"I think the actual scientific facts behind the alleged feasibility of "wait and see”policies are, if anything, additional evidence for the importance of fat-tailed irreversible uncertainty about ultimate climate change.

"The relevance of "wait and see”policies is an important unresolved issue, which in principle could decide the debate between me and Nordhaus, but my own take right now would be that the built-in pipeline inertias are so great that if and when we detect that we are heading for unacceptable climate change, it will likely prove too late to do anything much about it for centuries to come thereafter (except, possibly, for lowering temperatures by geoengineering the atmosphere to reflect back incoming solar radiation). In any event, I see this whole "wait and see" issue as yet another component of fat-tailed uncertainty - rather than being a reliable backstop strategy for dealing with excessive CO2 in the atmosphere.

Nordhaus states that there are so many low-probability catastrophic-impact scenarios around that 'if we accept the Dismal Theorem, we would probably dissolve in a sea of anxiety at the prospect of the infinity of infinitely bad outcomes.' This is rhetorical excess and, more to the point here, it is fallacious. Most of the examples Nordhaus gives have such miniscule thin-tailed probabilities that they can be written off."

"Nordhaus summarizes his critique with the idea there are indeed deep uncertainties about virtually every aspect of the natural and social sciences of climate change - but these uncertainties can only be resolved by continued careful analysis of data and theories. I heartily endorse his constructive attitude about the necessity of further research targeted toward a goal of resolving as much of the uncertainty as it is humanly possible to resolve. I would just add that we should also recognize the reality that, for now and perhaps for some time to come, the sheer magnitude of the deep structural uncertainties, and the way we express them in our models, will likely dominate plausible applications of CBA to the economics of climate change."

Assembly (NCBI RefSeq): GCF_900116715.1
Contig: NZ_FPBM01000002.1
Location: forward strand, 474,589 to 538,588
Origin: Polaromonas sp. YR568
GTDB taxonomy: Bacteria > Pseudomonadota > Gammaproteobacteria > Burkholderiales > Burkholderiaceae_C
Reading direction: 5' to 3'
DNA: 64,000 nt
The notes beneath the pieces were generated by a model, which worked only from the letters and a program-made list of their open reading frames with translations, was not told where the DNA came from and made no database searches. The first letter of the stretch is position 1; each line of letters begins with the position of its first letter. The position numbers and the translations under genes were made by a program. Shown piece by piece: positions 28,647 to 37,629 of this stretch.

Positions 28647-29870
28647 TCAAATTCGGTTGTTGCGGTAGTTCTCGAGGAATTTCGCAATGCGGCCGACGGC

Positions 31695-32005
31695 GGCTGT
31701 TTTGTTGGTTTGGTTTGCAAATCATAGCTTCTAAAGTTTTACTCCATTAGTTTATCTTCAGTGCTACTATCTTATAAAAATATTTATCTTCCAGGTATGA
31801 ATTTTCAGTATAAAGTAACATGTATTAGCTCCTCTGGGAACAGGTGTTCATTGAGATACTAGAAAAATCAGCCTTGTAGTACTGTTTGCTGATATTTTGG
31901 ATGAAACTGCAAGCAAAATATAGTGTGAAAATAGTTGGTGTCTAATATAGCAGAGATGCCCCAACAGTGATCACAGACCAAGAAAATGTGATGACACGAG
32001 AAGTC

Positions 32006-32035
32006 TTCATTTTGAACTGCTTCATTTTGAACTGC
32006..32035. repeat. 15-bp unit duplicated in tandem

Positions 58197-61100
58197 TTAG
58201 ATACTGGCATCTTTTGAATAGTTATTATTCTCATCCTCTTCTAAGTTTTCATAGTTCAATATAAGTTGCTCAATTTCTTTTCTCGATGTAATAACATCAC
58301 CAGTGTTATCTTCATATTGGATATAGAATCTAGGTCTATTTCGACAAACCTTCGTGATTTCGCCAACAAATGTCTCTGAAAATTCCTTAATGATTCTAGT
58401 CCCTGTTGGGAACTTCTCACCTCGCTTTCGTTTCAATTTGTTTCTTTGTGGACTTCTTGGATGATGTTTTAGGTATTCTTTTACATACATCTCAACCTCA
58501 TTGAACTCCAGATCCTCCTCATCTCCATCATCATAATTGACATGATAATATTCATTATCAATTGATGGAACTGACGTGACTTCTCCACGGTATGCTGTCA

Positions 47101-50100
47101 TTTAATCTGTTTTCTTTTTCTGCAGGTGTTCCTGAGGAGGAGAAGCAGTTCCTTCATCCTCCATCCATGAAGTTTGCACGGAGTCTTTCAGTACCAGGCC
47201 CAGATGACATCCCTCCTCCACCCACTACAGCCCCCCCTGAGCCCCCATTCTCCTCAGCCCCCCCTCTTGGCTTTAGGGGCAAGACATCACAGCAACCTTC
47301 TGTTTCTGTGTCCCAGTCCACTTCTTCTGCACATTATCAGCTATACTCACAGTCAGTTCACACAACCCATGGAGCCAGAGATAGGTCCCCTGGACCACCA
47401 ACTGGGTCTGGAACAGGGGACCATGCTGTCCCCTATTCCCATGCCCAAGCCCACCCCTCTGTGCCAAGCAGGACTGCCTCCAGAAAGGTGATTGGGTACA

(emphasis added)

Published Wed, Feb 11 2009 3:24 PM by TokyoTom

Comments

# "Fat tails", cost-benefit analysis and climate change; Weitzman replies to Nordhaus

Friday, February 13, 2009 6:10 AM by TT`s Lost in Tokyo

[Note: Although the giant snakes I mentioned in my preceding post may have fat tails, I didn't want

# re: Let`s recreate the Paleocene! Giant snakes, "fat tails", cost-benefit analysis and climate change; Weitzman replies to Nordhaus

Wednesday, March 4, 2009 10:02 PM by TokyoTom

oo ha, thanks for visting - but why bother if you're not going to actually argue?